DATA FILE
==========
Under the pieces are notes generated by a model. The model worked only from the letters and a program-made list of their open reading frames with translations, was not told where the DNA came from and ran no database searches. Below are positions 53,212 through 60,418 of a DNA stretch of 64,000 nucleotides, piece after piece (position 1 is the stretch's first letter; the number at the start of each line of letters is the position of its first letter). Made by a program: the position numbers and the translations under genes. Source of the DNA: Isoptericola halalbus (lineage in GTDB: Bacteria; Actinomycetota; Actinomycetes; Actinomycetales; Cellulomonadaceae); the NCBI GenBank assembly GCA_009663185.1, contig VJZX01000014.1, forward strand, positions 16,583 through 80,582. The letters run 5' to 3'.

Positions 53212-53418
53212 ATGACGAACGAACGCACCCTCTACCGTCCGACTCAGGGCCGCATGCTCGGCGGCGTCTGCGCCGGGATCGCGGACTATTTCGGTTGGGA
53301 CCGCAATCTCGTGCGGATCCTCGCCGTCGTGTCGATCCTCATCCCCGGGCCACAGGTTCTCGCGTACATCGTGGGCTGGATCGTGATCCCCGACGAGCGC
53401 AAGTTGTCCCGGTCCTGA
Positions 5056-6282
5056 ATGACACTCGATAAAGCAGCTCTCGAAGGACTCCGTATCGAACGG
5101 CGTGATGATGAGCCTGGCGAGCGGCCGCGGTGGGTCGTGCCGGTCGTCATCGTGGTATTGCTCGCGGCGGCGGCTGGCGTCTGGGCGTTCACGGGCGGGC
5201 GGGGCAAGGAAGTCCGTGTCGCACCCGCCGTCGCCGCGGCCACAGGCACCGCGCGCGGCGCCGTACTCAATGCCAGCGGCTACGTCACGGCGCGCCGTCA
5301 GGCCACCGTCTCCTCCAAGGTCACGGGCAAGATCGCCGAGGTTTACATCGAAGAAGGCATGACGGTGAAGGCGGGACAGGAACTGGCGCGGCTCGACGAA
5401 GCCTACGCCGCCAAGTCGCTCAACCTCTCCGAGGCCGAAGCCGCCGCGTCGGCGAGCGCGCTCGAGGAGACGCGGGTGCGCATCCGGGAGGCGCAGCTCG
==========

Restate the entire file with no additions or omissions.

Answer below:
Under the pieces are notes generated by a model. The model worked only from the letters and a program-made list of their open reading frames with translations, was not told where the DNA came from and ran no database searches. Below are positions 53,212 through 60,418 of a DNA stretch of 64,000 nucleotides, piece after piece (position 1 is the stretch's first letter; the number at the start of each line of letters is the position of its first letter). Made by a program: the position numbers and the translations under genes. Source of the DNA: Isoptericola halalbus (lineage in GTDB: Bacteria; Actinomycetota; Actinomycetes; Actinomycetales; Cellulomonadaceae); the NCBI GenBank assembly GCA_009663185.1, contig VJZX01000014.1, forward strand, positions 16,583 through 80,582. The letters run 5' to 3'.

Positions 53212-53418
53212 ATGACGAACGAACGCACCCTCTACCGTCCGACTCAGGGCCGCATGCTCGGCGGCGTCTGCGCCGGGATCGCGGACTATTTCGGTTGGGA
53301 CCGCAATCTCGTGCGGATCCTCGCCGTCGTGTCGATCCTCATCCCCGGGCCACAGGTTCTCGCGTACATCGTGGGCTGGATCGTGATCCCCGACGAGCGC
53401 AAGTTGTCCCGGTCCTGA
Positions 5056-6282
5056 ATGACACTCGATAAAGCAGCTCTCGAAGGACTCCGTATCGAACGG
5101 CGTGATGATGAGCCTGGCGAGCGGCCGCGGTGGGTCGTGCCGGTCGTCATCGTGGTATTGCTCGCGGCGGCGGCTGGCGTCTGGGCGTTCACGGGCGGGC
5201 GGGGCAAGGAAGTCCGTGTCGCACCCGCCGTCGCCGCGGCCACAGGCACCGCGCGCGGCGCCGTACTCAATGCCAGCGGCTACGTCACGGCGCGCCGTCA
5301 GGCCACCGTCTCCTCCAAGGTCACGGGCAAGATCGCCGAGGTTTACATCGAAGAAGGCATGACGGTGAAGGCGGGACAGGAACTGGCGCGGCTCGACGAA
5401 GCCTACGCCGCCAAGTCGCTCAACCTCTCCGAGGCCGAAGCCGCCGCGTCGGCGAGCGCGCTCGAGGAGACGCGGGTGCGCATCCGGGAGGCGCAGCTCG